Special Report posted December 31, 2015
2015 Asia Update: The Trends and What They Mean for America
The Asian Studies Center
America's Commitment to the Pacific
Previous editions of this product have illustrated America’s resident power status in Asia and the continuing, critical importance of its commitment to leadership there. They have sought to demonstrate in graphic fashion what is at stake for the U.S. from the economy to security to human liberty.
Backgrounder posted March 16, 2015
10 Objectives for the FY 2016 National Defense Authorization Act
The National Defense Authorization Act (NDAA) is a central piece of legislation for Congress each year. Not only has the NDAA been passed 53 years in a row, it is one of the last remaining bills that enjoys true bipartisan consensus. The annual legislation has been able to rise above the political fray in part because Congress understands the critical need to set defense…
Issue Brief posted January 12, 2015
Why Taiwan Needs Submarines
In 2001, President George W. Bush’s Administration agreed to a major arms sale to Taiwan. Approved for sale to Taipei were anti-submarine warfare aircraft, anti-ship missiles, self-propelled howitzers, minesweepers, and destroyers. The United States also agreed to help Taiwan obtain new diesel-electric submarines, to modernize the island’s underwater forces. At the time,…
Special Report posted October 8, 2014
2014 Asia Update: What’s at Stake for America
Often overlooked in the tumult of Washington’s foreign policy debates is the remarkable consistency of U.S. foreign and trade policies over time. This is due to one immutable factor: American national interests. When U.S. policy moves away from our national interest, not only does it cease to serve its…
Backgrounder posted August 1, 2014
Market Solutions Should Be Central to U.S.’s Taiwan Policy
Successive American presidential Administrations, guided by the 1979 Taiwan Relations Act, have recognized that a Taiwan that is free to make its own decisions, free from coercion by the People’s Republic of China (PRC), is in the vital national security interest of the United States. The Taiwan Relations Act, in fact, is explicit about the connection between Taiwan’s…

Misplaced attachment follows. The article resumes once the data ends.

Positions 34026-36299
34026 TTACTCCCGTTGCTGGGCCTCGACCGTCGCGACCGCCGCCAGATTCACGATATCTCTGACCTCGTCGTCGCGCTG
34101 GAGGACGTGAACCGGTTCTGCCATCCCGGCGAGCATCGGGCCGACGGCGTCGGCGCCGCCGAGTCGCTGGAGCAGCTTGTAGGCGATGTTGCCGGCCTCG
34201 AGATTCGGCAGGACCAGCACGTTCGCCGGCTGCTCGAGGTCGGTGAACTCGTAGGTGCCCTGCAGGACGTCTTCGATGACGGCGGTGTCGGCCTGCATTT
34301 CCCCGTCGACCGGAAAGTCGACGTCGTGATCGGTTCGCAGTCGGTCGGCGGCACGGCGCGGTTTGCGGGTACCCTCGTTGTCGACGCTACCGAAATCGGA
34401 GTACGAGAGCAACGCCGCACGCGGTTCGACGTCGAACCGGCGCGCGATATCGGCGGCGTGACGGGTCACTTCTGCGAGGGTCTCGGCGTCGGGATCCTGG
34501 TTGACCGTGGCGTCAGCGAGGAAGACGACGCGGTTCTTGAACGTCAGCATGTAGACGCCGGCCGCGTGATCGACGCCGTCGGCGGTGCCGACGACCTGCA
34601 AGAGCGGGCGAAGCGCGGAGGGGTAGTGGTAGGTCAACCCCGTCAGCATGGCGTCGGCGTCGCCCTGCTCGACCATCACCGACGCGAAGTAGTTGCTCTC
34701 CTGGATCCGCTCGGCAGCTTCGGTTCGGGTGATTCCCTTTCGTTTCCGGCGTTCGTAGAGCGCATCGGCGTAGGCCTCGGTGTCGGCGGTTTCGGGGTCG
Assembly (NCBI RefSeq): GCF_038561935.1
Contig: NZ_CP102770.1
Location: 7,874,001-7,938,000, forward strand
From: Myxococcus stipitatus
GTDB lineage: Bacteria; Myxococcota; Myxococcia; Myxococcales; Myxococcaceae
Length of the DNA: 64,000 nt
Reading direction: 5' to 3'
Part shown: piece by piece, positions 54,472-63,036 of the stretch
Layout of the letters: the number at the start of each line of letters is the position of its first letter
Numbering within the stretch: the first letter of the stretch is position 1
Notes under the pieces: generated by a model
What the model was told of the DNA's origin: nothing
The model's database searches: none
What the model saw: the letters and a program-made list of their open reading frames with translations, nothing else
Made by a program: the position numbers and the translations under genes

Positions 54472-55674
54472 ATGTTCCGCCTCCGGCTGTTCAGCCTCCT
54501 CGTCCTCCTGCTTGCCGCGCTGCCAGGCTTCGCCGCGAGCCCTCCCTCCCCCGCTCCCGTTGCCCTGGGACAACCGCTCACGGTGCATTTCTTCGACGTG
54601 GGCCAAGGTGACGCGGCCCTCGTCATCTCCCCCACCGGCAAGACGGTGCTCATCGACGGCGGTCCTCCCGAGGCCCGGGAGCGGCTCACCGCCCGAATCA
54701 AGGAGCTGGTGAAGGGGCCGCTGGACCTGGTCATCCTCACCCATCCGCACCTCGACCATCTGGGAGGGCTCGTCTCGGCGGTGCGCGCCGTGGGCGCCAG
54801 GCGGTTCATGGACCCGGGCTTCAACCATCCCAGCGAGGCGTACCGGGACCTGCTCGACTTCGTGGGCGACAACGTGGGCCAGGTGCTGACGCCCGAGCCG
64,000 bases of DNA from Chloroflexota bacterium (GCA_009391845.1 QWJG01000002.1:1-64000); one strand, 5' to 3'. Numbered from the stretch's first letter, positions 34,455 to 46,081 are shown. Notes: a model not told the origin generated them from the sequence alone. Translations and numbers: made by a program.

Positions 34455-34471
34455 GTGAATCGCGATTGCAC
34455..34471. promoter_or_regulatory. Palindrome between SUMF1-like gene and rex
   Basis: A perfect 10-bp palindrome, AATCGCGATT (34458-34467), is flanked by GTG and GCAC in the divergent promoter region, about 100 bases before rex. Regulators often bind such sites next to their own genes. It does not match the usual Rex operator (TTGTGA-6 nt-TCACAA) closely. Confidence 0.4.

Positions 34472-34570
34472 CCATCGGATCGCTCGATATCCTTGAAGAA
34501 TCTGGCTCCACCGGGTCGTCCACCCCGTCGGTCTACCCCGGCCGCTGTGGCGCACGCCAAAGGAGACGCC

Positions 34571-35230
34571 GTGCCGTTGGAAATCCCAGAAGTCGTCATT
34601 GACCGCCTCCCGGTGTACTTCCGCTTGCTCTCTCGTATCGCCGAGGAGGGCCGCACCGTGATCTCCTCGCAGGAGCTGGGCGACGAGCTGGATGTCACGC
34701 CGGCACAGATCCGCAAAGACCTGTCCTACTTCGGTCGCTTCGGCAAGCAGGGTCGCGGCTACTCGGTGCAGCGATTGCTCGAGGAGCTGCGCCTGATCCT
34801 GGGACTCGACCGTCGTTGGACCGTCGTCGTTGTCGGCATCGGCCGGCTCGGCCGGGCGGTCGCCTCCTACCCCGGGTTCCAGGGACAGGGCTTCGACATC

Backgrounder posted March 19, 2014
Taiwan’s Maritime Security: A Critical American Interest
Taiwan’s security is inextricably linked to the sea. Indeed, the island’s economic livelihood, as well as its national security, requires that Taipei secure the surrounding waters and have access to global sea-lanes. Consequently, Taiwan’s ability to field a modern navy is an essential element of its security strategy. The Taiwan Strait is a key international waterway,…
Special Report posted October 7, 2013
A New View of Asia: 24 Charts that Show What's at Stake for America
The Asian Studies Center
Introduction: A New View of America's "Near West"
At The Heritage Foundation’s annual B. C. Lee Lecture this year, the Chairman of the House Committee on Foreign Affairs summed up perfectly America’s destiny as regards Asia: It is America’s “Near…
Issue Brief posted June 24, 2013
Helping Southeast Asia Come to Grips with the Reality of Taiwan
The Philippines’ National Bureau of Investigations (NBI) has recommended that criminal charges be filed against Filipino coast guard personnel involved in an incident that sparked a major dispute between the Philippines and Taiwan last month.
On May 9, a Taiwanese fisherman, Hung Shih-cheng, was shot and killed by Filipino authorities when his fishing boat and a…
Issue Brief posted June 5, 2013
F-16C/D Fills Taiwan’s Fighter Need
There has been a growing undercurrent of discussion in Taiwan over whether it should proceed with its long-standing request for purchase of F-16C/Ds or seek F-35s instead.
Taiwan’s official position is that it needs new fighters that are more advanced than the upgraded F-16A/Bs currently in the pipeline. The Taiwan media’s focus on the F-35, however, belies political…
Lecture posted May 1, 2013
The Enduring Legacy of America’s Commitment to Asia
EDWIN J. FEULNER: I’m Ed Feulner. For the next 13 days, I am the president of The Heritage Foundation. I’m delighted to have with us this morning my successor as the new president of The Heritage Foundation, Senator Jim DeMint. Senator, we are very happy that you are able to join us this morning for our 16th annual B.C. Lee Lecture.
It’s good to see so many friends…
Issue Brief posted October 3, 2012
Taiwan Admitted to the Visa Waiver Program
The Department of Homeland Security (DHS) has announced the addition of Taiwan to the Visa Waiver Program (VWP). Taiwanese citizens will now be eligible to travel to the U.S. for up to 90 days visa-free.
However, key U.S. allies and friends—such as Poland, Bulgaria, Romania, and Croatia—continue to be left waiting to join the VWP. These delays make little sense given…
White Paper posted July 17, 2012
Key Asian Indicators: A Book of Charts
America’s Enduring Leadership in Asia
America has been engaged in Asia since a few decades after securing its independence.
Its early interest is documented in the 1833 Treaty on Amity and Commerce between the U.S. and the Kingdom of Siam Thailand), and later in the market-opening 1854 Treaty of Kanagawa with Japan. The U.S. has, in fact, been a “resident…
Issue Brief posted June 8, 2012
Arms Trade Treaty Could Jeopardize U.S. Ability to Provide for Taiwan’s Defense
The U.N. Arms Trade Treaty (ATT) will be negotiated in July in New York. One reason to be concerned about the ATT is the risks that it poses to America’s ability to sell arms to Taiwan. The U.S. is legally—as well as strategically and morally—obliged to provide for Taiwan’s defense. It should neither sign nor ratify a treaty that would increase the difficulty of meeting…